I spent last week teaching my 7th graders how to create presentations with Microsoft PowerPoint. Using PowerPoint is always fun because students really love the program. I always start out by asking my students if they know how to use PowerPoint, and inevitably, almost every kid raises their hand and thinks they’re an expert. Once the week is over, I ask if anybody learned anything new about the program, and once again, almost all students raise their hand.
One topic that I covered was inserting hyperlinks. The day before their presentations were due, I walked into my classroom to find this on my desk:
I know it’s a little hard to read, but it says, “Mrs. Swanson if you read this & if it’s before 3:30 can you come down to the library I need some help on how to make links. -Thank You”
My first reaction was, “WOW! It’s so nice to see that one of my students stayed afterschool to finish up!”
My next reaction was pure sadness. This student clearly thought that I was the only person/thing to turn to when he couldn’t remember how to insert links.
If there is one thing I want my students to understand after they leave my class – it is how to access quality information. I want my students to understand that they can turn to the World Wide Web for information if they are stuck. I want them to understand how to evaluate a website to figure out whether the information is accurate. I teach these things – but clearly - I have to focus on it MORE.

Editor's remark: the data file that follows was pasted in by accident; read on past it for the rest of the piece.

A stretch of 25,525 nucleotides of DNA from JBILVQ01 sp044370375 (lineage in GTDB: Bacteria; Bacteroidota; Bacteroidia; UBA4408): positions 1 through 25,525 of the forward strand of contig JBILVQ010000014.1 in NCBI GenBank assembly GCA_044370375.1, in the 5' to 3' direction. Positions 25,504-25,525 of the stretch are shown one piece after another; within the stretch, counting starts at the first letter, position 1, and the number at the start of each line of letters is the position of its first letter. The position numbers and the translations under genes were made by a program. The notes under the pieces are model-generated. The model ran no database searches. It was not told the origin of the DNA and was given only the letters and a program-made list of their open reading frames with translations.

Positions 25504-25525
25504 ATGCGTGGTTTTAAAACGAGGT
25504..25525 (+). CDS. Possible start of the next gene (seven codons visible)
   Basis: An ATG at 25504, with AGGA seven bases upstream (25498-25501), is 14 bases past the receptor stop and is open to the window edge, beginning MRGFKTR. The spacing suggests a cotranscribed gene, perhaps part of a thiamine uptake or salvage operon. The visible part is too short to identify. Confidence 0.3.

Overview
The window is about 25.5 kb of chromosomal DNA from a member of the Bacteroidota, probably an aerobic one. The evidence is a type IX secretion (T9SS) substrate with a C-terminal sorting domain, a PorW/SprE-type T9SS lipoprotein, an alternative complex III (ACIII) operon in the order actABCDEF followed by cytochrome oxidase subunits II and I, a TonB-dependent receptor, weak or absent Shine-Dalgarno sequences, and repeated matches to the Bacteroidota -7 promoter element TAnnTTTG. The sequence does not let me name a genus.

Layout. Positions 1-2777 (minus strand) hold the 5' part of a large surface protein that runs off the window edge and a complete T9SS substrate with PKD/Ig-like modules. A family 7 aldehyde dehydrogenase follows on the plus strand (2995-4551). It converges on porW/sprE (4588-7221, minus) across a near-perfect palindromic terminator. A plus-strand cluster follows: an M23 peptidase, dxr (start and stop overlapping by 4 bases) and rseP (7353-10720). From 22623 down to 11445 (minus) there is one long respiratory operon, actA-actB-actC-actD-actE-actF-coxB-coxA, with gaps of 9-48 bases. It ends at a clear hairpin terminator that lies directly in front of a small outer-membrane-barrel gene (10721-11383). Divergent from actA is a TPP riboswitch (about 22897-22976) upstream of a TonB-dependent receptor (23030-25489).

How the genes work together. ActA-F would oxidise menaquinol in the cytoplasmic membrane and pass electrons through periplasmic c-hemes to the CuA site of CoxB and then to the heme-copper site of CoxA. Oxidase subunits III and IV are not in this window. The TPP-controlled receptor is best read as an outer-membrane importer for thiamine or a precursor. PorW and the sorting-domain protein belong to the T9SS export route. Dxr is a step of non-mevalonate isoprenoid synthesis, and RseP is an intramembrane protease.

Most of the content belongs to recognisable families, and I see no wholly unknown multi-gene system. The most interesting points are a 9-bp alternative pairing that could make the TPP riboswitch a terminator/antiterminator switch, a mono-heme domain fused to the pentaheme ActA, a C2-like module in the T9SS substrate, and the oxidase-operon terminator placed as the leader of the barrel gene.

If students are stuck in my classroom – this is my policy: Ask yourself, Ask a Neighbor, Ask Mrs. Swanson. I think it’s time to change it to: Ask yourself, Ask a Neighbor, Ask a Search Engine, Ask Mrs. Swanson. I guess you could call it a “teachable moment.” I started my next class talking about help menus in programs, and we even searched for “Inserting a hyperlink into PowerPoint” with Google. The kids couldn’t believe how many returns there were!
I reminded them that I turn to search engines when I have questions too! It reminded me of a comic I saw forwarded on Twitter awhile back…
What are you doing in your classroom to help your students understand what it’s like to live in the “Information Age?” Do they understand how to access quality information?